What I want to say about this film is that young gay and straight people should see it. It is immensely moving and funny. Just the right balance. I wept throughout and laughed because it brought to life my youth as I lived it in protest against that evil woman and her kind who dared to tell us how to live our lives, and who we couldn't legally love. It was scary times, AIDS, homophobia and arrest for protest.
I probably can't be objective because of my involvement as a youth in gay protest, it brought raw emotions to recall how angry we young people were then. But more importantly for me it reminded me like it was only yesterday of the immense Pride we felt at fighting for our rights and anyone who was a victim of hatred and prejudice.
All of the actors were a delight, and the portrayal of working class solidarity spot on and very emotional. I loved the fact that it had that British humour that is so peculiar to this country. The details were very true to the time, I recognised the clothes, the music and how tatty gay clubs were with peeling paint on the walls. It is a film that brings to life a time that has not been portrayed before, of protest, solidarity and how together we can change things.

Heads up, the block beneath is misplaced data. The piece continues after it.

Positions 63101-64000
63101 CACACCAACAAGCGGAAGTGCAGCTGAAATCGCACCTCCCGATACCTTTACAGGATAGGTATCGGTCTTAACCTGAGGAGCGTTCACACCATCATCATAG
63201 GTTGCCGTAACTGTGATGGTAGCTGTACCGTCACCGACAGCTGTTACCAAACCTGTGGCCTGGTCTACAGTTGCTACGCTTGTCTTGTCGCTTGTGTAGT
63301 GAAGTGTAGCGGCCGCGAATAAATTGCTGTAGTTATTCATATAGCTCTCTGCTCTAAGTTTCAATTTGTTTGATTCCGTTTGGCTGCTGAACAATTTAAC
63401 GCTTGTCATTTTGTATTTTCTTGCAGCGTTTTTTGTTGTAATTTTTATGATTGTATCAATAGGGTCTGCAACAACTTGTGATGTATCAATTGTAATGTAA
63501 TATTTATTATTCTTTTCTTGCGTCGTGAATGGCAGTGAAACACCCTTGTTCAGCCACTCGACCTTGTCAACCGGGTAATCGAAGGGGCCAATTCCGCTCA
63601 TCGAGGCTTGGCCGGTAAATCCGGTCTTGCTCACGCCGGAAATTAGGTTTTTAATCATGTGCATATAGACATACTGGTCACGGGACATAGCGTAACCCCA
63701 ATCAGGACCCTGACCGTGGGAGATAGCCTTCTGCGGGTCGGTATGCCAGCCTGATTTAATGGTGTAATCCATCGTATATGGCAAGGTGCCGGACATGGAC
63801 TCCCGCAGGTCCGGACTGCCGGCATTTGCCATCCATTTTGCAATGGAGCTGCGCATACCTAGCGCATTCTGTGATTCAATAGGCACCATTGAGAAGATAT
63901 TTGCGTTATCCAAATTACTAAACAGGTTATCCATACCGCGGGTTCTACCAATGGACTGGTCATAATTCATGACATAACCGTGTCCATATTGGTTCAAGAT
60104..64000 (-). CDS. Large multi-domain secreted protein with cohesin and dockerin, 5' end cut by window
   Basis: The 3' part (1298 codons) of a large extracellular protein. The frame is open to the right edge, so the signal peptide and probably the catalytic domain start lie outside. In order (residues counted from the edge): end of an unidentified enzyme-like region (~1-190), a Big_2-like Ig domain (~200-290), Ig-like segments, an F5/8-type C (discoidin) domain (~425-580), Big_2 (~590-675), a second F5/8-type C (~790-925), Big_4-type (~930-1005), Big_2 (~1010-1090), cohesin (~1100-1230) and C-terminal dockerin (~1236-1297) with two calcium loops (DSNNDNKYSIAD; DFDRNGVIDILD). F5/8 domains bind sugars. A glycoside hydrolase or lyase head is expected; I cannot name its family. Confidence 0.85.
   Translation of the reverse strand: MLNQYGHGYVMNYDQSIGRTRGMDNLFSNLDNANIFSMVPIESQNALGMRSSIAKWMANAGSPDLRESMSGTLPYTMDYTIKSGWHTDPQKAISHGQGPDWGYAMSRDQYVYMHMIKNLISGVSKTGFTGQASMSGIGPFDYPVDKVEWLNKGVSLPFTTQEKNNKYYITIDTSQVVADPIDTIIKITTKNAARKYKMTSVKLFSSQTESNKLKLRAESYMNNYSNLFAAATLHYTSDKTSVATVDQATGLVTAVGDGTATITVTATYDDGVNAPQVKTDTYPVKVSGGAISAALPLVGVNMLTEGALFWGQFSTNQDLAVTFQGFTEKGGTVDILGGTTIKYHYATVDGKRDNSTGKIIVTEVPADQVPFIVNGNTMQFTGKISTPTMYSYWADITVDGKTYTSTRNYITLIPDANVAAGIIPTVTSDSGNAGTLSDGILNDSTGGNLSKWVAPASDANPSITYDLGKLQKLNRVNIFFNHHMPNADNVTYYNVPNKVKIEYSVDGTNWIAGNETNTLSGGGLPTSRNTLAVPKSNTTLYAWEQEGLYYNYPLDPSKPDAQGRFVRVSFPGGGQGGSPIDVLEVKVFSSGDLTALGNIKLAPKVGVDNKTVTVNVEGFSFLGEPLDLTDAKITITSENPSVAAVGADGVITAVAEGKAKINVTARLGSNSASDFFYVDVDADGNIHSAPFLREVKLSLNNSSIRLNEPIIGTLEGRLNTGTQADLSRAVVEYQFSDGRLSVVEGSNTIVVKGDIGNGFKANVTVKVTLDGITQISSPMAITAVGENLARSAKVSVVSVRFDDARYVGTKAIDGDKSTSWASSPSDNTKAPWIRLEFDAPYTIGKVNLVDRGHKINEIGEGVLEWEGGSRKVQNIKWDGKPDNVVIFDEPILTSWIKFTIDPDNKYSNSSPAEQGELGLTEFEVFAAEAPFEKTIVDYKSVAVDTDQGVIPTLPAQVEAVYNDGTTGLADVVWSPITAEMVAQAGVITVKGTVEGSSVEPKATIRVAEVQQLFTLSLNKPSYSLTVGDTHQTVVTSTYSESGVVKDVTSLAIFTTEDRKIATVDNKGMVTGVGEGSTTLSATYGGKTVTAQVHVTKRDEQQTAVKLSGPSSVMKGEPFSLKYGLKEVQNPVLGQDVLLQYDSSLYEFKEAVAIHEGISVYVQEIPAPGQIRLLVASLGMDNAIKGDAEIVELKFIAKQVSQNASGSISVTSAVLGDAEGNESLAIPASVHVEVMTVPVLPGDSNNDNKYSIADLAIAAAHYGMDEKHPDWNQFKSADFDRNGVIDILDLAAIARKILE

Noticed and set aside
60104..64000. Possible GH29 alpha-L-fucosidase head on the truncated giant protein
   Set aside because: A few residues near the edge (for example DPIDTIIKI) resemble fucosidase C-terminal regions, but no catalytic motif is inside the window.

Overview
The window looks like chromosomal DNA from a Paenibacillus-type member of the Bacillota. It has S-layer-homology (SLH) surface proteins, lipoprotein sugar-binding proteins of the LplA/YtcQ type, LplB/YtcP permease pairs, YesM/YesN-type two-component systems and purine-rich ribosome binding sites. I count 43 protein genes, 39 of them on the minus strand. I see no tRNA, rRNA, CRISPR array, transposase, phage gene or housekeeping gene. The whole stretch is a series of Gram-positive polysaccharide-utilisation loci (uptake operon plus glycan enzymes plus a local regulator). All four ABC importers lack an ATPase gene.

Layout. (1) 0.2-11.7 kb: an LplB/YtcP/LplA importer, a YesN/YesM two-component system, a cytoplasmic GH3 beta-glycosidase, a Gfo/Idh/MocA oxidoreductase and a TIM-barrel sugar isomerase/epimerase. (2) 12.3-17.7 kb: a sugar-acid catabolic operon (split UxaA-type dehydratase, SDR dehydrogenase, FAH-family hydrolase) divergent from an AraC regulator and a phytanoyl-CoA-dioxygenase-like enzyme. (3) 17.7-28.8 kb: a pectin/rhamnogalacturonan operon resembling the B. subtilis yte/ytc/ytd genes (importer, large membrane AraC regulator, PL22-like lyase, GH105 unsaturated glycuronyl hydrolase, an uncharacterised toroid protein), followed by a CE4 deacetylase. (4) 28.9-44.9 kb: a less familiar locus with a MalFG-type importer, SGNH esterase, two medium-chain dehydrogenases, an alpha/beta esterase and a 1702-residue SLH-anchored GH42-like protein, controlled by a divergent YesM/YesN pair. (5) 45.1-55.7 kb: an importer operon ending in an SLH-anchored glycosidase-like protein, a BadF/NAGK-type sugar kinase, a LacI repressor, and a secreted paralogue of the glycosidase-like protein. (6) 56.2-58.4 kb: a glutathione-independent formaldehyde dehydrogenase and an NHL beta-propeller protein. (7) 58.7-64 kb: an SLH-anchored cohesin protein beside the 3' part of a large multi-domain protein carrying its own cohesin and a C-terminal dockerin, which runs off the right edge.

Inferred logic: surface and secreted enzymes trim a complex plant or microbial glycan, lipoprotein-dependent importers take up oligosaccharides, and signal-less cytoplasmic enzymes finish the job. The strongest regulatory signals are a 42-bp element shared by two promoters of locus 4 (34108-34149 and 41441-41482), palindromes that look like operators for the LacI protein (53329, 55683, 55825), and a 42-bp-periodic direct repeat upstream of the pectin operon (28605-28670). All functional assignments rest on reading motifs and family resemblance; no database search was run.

I'm glad that such a film can be made and successful in this country now as a mainstream film as well. Maybe that shows that the protest of our youth changed things. I can get married now if I wish and thanks to a Tory PM, who'd have thought it? So one big thank you to all involved for making this 50 something gay man remember so vividly, and in spite of the dark days portrayed, our youthful struggle and reminding us that we really did something wonderful and change things, as this film is proof positive that we did just by the fact that is got made.
I hope that young gay people, who still cope with the same problems we did, isolated, alone, and scared can watch this film and gain strength from it and join the fight against prejudice still to be won.